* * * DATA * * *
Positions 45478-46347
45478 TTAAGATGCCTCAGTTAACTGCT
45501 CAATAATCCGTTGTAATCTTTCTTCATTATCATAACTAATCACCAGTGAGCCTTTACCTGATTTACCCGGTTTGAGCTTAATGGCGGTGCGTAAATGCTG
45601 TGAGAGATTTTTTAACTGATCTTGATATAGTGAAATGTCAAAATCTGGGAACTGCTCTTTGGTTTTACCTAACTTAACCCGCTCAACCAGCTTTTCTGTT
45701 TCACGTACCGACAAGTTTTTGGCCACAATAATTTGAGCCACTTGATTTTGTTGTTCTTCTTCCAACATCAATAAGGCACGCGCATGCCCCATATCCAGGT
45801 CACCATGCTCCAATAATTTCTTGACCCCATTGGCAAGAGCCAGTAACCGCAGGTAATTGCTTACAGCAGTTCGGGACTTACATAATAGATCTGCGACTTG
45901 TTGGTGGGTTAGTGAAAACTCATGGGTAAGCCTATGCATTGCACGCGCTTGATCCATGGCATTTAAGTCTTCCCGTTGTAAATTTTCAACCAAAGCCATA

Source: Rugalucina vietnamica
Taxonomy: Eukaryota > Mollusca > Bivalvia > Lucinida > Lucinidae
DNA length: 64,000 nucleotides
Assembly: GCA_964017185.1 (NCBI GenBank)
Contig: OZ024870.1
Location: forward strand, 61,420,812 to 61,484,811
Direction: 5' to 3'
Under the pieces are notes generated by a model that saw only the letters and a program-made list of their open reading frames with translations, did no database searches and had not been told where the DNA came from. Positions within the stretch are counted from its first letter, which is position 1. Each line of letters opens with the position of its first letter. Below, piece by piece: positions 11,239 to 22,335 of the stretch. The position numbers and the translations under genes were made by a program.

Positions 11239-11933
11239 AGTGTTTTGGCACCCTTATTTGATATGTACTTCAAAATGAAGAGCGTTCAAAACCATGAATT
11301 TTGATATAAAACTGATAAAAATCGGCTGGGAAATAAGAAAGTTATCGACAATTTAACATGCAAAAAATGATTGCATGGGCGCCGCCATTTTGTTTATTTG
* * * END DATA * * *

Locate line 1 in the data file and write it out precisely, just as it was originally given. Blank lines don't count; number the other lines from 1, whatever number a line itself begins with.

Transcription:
Positions 45478-46347